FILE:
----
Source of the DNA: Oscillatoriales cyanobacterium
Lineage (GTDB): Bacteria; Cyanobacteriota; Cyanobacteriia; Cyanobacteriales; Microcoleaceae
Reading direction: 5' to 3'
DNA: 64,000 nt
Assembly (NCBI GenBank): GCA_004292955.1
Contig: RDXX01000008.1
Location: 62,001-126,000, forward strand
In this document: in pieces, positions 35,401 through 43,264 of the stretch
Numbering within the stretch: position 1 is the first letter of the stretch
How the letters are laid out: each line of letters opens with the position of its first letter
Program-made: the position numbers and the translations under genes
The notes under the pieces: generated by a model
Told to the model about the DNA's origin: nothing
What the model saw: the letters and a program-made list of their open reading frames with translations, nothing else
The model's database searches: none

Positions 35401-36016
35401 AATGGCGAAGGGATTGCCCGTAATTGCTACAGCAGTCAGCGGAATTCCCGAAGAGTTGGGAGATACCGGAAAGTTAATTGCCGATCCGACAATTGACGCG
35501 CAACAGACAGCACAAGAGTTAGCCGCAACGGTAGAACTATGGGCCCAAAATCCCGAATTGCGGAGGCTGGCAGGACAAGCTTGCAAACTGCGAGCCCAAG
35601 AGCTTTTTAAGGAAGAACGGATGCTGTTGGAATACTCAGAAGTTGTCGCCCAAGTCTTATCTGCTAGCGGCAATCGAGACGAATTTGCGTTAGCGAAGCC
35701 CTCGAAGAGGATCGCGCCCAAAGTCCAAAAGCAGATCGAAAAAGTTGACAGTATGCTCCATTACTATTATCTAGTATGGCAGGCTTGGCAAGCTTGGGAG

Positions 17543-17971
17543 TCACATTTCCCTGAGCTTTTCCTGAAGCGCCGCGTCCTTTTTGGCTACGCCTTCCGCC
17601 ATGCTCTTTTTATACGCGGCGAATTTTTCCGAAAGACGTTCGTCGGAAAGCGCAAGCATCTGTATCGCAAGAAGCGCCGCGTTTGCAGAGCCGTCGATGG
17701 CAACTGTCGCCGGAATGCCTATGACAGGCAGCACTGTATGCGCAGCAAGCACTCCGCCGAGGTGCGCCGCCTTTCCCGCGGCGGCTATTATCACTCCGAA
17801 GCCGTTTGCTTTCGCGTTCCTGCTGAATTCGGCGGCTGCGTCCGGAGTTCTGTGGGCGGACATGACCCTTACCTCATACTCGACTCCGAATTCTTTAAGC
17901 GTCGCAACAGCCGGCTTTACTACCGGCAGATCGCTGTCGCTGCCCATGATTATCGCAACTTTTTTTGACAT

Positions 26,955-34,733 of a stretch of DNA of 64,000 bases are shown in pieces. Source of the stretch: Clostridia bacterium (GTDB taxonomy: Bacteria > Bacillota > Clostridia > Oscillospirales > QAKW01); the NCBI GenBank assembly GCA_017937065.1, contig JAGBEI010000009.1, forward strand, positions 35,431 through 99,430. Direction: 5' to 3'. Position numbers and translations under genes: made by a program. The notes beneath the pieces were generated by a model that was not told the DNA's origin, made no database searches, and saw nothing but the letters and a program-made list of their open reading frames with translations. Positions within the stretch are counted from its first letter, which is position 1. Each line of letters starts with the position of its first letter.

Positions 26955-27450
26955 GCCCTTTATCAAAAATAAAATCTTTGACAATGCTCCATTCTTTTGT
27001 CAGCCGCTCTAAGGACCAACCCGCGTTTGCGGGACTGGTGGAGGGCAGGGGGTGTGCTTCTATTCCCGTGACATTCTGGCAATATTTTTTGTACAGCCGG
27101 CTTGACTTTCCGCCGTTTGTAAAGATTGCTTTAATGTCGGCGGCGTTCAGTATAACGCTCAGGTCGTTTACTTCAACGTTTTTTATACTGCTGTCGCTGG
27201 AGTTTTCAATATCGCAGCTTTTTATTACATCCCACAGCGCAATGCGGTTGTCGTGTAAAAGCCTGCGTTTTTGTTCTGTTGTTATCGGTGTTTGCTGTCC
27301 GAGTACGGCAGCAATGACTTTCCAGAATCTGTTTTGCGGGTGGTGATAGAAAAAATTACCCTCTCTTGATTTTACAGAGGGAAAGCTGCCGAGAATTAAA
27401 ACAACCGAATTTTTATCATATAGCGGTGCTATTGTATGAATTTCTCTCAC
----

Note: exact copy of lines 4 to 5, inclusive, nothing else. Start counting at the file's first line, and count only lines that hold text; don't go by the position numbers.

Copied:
DNA: 64,000 nt
Assembly (NCBI GenBank): GCA_004292955.1